Screen • BBC • The Resistable Rise of Arturo Ui

Off-Cut: Arturo Ui

A love hate relationship with Bertold Brecht had frustrated me for years. In the end I decided that his ideas might work in the theatre, but were of little use to me.

I had read Stanislavsky’s An Actor Prepares in my teens and had almost lived at Sadler’s Wells Theatre when the Russians played there in 1958. This was the most credible acting I’d ever seen in a theatre. In contrast I’d never seen a Brecht which enthused me, but Arturo Ui seemed to be written for the screen. I reasoned that he must have been familiar with Warner Brothers’ gangster movies; indeed he’d lived in California for a while in the late thirties. His biting satire of HItler’s Fascism using Chicago gangsters as his image jumped out at me cinematically.

I had signed a new contract at the BBC. Gerald Savory, the Head of Plays, thought this idea was mad, but raised no objection.

I asked Jack Gold to direct Arturo Ui and Brian Tufano to shoot it. A BBC budget was unrealistic for this piece: set in Chicago, but not shot in Chicago; a period piece; a huge cast. We had to put a quart into a pint pot, as usual. Jack was undaunted, always cheerful, always looking for solutions. The rest of the crew found and dressed appropriate locations like the steam baths in Bayswater and disused docks in the East End.

Jack wanted Peter Sellers to play Arturo. I thought it a long shot, but to my surprise he accepted, inviting Jack and me to see him in Ireland, where he lived for tax reasons. We were hospitably received, given lunch and then he talked interestingly about the play, which he had clearly thought about. He acted some of it to us, brilliantly. We weren’t surprised by his accurate American accent but the focus, the rage he brought to the Hitler character impressed us. This was our warning, but neither of us realised it. We shook hands and left in high spirits.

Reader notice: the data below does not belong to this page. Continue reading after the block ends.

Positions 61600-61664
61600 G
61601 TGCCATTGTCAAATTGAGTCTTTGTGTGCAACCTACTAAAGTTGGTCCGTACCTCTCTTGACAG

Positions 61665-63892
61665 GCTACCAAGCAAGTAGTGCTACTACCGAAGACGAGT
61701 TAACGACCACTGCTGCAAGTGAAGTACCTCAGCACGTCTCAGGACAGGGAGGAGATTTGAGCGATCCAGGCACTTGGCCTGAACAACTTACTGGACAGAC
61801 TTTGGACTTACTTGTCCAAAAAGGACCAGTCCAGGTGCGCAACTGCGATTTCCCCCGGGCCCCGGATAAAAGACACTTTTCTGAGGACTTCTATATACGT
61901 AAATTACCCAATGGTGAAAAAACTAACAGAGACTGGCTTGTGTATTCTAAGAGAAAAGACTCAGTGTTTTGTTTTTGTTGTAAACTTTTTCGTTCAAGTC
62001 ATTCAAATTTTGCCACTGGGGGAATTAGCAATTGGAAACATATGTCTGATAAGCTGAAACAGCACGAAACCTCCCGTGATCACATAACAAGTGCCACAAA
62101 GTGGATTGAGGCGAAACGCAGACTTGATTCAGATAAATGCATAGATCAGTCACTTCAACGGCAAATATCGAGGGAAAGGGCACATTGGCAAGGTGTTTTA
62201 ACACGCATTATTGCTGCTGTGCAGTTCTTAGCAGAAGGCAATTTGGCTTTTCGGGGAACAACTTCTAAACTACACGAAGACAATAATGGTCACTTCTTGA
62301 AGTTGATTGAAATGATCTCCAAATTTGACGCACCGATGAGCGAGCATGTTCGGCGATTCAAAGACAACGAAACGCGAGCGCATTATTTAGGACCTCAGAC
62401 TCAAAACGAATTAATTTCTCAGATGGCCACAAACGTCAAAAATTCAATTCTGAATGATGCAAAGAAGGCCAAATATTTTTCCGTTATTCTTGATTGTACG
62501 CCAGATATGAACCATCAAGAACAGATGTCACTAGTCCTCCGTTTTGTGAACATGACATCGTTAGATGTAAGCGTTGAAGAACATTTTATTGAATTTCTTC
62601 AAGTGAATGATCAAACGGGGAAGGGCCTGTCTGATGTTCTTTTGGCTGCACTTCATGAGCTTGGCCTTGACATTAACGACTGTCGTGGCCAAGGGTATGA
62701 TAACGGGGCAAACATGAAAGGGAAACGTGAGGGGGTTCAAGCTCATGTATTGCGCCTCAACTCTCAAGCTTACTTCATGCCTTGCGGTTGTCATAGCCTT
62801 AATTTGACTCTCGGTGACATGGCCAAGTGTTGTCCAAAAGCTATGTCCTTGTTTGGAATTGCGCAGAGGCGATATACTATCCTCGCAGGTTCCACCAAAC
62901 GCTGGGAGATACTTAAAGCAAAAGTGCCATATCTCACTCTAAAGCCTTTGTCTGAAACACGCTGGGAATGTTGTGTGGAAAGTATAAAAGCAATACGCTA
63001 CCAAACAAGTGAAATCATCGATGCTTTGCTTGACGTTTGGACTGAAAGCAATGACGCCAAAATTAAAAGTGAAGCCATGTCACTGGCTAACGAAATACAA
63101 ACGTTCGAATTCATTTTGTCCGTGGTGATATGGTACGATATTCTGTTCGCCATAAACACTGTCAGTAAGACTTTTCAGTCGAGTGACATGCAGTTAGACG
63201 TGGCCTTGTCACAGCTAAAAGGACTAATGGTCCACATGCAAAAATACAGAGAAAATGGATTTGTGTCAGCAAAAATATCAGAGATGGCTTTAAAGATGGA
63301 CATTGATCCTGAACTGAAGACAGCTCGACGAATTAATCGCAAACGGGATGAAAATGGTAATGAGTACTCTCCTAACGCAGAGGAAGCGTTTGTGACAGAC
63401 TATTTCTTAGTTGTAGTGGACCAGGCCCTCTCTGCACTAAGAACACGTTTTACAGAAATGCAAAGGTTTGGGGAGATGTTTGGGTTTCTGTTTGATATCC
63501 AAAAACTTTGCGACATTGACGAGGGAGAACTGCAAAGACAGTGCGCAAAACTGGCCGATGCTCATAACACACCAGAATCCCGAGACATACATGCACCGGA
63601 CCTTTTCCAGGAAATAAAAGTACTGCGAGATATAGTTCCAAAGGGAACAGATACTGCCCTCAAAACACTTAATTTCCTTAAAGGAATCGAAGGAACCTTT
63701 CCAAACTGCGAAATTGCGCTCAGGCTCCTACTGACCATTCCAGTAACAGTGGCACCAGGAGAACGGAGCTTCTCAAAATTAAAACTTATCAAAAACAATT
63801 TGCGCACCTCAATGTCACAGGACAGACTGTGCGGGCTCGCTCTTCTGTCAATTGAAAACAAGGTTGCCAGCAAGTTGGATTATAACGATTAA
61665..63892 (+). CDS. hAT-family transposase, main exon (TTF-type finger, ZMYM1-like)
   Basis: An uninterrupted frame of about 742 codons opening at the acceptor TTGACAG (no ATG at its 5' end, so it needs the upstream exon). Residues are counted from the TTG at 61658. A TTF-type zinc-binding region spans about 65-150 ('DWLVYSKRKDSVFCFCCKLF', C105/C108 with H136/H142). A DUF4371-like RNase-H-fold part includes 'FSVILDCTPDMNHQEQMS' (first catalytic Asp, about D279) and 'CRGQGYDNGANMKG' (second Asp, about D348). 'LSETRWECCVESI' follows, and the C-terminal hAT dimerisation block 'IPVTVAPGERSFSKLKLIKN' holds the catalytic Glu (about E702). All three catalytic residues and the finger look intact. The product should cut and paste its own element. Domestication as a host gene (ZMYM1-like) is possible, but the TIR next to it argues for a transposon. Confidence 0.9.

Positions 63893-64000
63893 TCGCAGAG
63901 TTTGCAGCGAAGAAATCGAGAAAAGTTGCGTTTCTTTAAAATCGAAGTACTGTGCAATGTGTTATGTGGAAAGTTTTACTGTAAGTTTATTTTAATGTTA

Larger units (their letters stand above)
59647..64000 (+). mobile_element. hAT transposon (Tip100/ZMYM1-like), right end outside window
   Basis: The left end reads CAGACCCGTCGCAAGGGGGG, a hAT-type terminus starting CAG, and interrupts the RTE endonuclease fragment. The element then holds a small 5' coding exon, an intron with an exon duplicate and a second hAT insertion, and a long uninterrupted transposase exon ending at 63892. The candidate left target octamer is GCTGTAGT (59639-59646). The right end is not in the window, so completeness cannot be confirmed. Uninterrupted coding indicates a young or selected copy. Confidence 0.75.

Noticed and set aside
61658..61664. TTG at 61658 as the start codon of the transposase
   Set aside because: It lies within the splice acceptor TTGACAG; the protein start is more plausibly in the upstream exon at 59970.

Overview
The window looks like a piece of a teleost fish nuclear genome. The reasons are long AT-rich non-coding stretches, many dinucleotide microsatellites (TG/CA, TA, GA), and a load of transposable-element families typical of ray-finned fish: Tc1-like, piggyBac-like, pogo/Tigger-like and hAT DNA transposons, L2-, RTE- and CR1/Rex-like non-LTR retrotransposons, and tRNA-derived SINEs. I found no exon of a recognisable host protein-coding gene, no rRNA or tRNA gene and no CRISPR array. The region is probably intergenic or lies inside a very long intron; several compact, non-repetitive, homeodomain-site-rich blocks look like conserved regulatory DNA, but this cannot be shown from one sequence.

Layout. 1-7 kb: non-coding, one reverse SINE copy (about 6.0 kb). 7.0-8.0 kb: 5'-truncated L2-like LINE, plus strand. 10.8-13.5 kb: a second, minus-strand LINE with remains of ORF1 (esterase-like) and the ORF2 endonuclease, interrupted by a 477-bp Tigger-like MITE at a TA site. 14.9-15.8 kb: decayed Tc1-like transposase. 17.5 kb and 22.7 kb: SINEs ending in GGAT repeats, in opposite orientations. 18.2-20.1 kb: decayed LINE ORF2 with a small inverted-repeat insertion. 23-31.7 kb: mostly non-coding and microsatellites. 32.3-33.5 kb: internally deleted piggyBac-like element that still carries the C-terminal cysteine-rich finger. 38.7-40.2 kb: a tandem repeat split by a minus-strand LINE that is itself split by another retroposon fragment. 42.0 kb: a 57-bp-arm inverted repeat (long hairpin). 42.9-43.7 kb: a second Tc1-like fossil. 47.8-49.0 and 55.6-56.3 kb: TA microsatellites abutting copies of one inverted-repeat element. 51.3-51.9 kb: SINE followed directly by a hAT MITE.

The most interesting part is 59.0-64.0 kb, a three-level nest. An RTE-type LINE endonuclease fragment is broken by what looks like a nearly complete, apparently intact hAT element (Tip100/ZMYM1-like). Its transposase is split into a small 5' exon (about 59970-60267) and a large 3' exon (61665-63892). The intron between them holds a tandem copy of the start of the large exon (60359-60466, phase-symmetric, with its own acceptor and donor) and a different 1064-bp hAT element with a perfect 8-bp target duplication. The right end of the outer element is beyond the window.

Soon after I realised it was slipping away. He couldn’t be reached. His agent told me that he had changed his mind. It occurred to me that the minuscule BBC fee might have put both him and his agent off the idea. But the fact was he had done it. He had acted the part out to us and we had loved it and praised it. He had already played Arturo, in his mind. Why go through weeks of it for little pay? Move on. Perhaps a film start date had suddenly become more concrete.

Whatever the reason, time was running out and we had a problem.

To his disappointment we had decided against Len Rossiter, who had recently revived it in the West End. Jack suggested Nicol Williamson. I was wary. Having been at school with him, I knew his temperament well. By all accounts it hadn’t improved. We were on the tightest of schedules. Any silly behaviour could sink us. But I knew he was talented and in the end trusted Jack. Who would want to play silly buggers with Jack? Nicol not only turned in an electric performance, but behaved impeccably throughout, not losing us a minute’s shooting. Sam Wanamaker came in for a day to two. It was a showy part and demonstrated his abilities. He was line perfect on the first take, in fact only ever needed one take. He dominated the screen when on it, was quiet and friendly when off it. HIs professionalism was an example to the younger actors. Some of the other performances made me wince. We had scraped London for American actors, not being able to afford to import any, and the results were mixed.

Brian Tufano, who had soaked himself in old Warners’ gangster movies, shot it in black and white, lit it just like a Jimmy Cagney movie and had a fine time. It worked as a film, despite the non naturalistic language. They all did well, especially considering the budget. Jack once more validated my decision to ask him to direct a fiction film.

I’d decided to call it The Gangster Show, to the purists’ horror. I responded that I wanted my Uncle Fred to see it and he wouldn’t watch something called Arturo Ui. He did watch it and said it “wasn’t too bad”.

For me the drama happened before the shoot began. I’d committed the BBC and spent a lot of its money, committing to actors, crew, locations and so on, but still didn’t have the rights. No one at the BBC thought to ask me. Gerald Savory must have just assumed I wouldn’t go ahead without them. There was a problem with the Brecht estate. They refused outright. I couldn’t go ahead without the underlying rights, but the train had left the station. I just had to keep my nerve and continue to negotiate. Or beg. Eventually, just before principal photography began, the rights came through.
Lucky me.